Conventions To Avoid On A Résumé

January 28, 2015


Knowing that a résumé must stand out in the sea of other similarly qualified candidates puts a tremendous amount of pressure on job seekers. Consequently, those who are looking for new employment will often resort to conventional tactics that are supposed to get their résumés noticed, but in reality, some of these tricks can actually backfire.

Job candidates who have gaps in their work history that are unaccounted for by meaningful employment may opt for a functional résumé instead of a chronological one, and emphasize their skills without specifying where those skills were acquired.

Not only do hiring managers actually prefer chronological résumés, they see right through the ploy of using a functional résumé to hide the fact that the candidate spent more time lounging around on a beach somewhere than building a work history.

Those who would like to avoid age discrimination are sometimes tempted to leave dates out of their résumés. This is a somewhat bizarre technique that automatically signals a red flag.

Although discrimination on different levels is certainly present during a job hunt, dates of employment are highly relevant to hiring managers as it’s not quite the same thing to have staggering results from 5 years ago or from 25 years ago.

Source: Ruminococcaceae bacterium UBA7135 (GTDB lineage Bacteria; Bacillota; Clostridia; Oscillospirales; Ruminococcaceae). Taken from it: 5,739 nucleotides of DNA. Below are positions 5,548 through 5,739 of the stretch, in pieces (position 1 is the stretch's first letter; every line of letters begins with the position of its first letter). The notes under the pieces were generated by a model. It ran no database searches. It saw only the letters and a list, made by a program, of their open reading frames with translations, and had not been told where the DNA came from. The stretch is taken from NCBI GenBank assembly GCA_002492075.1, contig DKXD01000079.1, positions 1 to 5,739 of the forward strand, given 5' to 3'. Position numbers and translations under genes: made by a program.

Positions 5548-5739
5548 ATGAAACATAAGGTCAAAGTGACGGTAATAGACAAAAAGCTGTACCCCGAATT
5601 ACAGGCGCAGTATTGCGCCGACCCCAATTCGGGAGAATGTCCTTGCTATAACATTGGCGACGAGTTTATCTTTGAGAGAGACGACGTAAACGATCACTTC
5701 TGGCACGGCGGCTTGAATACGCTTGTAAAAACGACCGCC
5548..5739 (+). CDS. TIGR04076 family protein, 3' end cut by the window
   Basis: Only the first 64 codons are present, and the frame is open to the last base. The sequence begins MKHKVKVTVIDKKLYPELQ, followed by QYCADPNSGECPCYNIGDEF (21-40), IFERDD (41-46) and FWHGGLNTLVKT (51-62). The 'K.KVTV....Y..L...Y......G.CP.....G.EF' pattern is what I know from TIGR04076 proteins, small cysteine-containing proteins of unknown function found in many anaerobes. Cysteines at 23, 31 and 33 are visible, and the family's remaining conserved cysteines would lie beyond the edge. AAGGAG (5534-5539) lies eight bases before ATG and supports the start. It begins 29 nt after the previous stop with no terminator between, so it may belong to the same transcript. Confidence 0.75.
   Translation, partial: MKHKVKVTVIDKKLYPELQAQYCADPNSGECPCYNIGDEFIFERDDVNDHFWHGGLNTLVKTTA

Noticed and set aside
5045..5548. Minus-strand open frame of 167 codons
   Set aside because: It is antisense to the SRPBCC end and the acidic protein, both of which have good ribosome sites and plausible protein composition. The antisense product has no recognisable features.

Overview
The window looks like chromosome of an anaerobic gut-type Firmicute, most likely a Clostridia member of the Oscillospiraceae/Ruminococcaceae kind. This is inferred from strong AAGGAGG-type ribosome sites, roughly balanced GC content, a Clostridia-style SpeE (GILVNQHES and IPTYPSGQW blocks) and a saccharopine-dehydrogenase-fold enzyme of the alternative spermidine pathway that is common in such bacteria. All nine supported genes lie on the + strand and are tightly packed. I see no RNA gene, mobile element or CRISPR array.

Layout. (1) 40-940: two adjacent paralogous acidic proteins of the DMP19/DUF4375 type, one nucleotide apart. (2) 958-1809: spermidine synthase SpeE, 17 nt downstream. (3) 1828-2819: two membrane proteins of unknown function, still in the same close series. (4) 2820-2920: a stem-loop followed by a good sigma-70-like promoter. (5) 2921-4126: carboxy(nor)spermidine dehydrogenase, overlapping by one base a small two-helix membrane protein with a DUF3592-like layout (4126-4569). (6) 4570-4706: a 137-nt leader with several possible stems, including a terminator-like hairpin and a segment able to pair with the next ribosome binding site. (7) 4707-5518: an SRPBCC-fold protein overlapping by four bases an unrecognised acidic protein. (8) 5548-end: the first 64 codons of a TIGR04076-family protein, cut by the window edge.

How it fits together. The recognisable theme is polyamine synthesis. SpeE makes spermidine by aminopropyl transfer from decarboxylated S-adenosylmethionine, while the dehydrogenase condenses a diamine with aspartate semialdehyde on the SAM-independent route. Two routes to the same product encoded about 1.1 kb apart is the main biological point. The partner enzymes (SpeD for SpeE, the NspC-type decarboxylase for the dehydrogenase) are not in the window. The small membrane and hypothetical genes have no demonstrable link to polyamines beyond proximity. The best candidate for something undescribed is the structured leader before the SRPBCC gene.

However, individuals who want to try and avoid age discrimination are advised to leave out any work experience that’s older than 15 or 20 years. That way, recent employment will be presented, but it won’t necessarily show someone’s age right off the bat.

We all know that most of the big companies use résumé-screening software, but stuffing the résumé with keywords that we assume the software will pick up may actually hide the important information a human eye is looking for.

In addition, small and medium-sized companies usually don’t even use résumé-screening software, so in reality trying to tailor a résumé so that it would be picked up by software is not the way to go. Presenting all the necessary information in a format that is required by most hiring managers is always a safer bet.